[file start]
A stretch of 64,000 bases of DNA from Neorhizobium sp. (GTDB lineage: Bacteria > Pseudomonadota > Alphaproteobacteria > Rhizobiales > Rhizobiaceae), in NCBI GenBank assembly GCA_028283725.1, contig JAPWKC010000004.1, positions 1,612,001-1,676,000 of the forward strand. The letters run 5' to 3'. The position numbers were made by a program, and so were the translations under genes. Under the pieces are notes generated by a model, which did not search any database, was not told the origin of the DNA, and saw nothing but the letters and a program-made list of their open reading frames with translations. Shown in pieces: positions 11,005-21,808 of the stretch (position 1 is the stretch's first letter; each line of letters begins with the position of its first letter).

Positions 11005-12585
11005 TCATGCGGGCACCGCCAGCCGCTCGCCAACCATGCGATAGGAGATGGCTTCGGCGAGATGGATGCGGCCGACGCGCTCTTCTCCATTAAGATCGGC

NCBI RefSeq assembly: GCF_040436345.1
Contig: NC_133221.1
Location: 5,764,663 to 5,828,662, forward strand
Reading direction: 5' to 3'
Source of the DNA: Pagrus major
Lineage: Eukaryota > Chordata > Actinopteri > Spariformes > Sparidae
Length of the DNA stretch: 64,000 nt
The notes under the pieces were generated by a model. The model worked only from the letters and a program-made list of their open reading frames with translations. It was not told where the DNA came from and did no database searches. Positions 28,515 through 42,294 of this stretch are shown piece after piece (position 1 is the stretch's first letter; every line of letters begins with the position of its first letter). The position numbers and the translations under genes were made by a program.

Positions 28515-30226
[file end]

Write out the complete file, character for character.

A stretch of 64,000 bases of DNA from Neorhizobium sp. (GTDB lineage: Bacteria > Pseudomonadota > Alphaproteobacteria > Rhizobiales > Rhizobiaceae), in NCBI GenBank assembly GCA_028283725.1, contig JAPWKC010000004.1, positions 1,612,001-1,676,000 of the forward strand. The letters run 5' to 3'. The position numbers were made by a program, and so were the translations under genes. Under the pieces are notes generated by a model, which did not search any database, was not told the origin of the DNA, and saw nothing but the letters and a program-made list of their open reading frames with translations. Shown in pieces: positions 11,005-21,808 of the stretch (position 1 is the stretch's first letter; each line of letters begins with the position of its first letter).

Positions 11005-12585
11005 TCATGCGGGCACCGCCAGCCGCTCGCCAACCATGCGATAGGAGATGGCTTCGGCGAGATGGATGCGGCCGACGCGCTCTTCTCCATTAAGATCGGC

NCBI RefSeq assembly: GCF_040436345.1
Contig: NC_133221.1
Location: 5,764,663 to 5,828,662, forward strand
Reading direction: 5' to 3'
Source of the DNA: Pagrus major
Lineage: Eukaryota > Chordata > Actinopteri > Spariformes > Sparidae
Length of the DNA stretch: 64,000 nt
The notes under the pieces were generated by a model. The model worked only from the letters and a program-made list of their open reading frames with translations. It was not told where the DNA came from and did no database searches. Positions 28,515 through 42,294 of this stretch are shown piece after piece (position 1 is the stretch's first letter; every line of letters begins with the position of its first letter). The position numbers and the translations under genes were made by a program.

Positions 28515-30226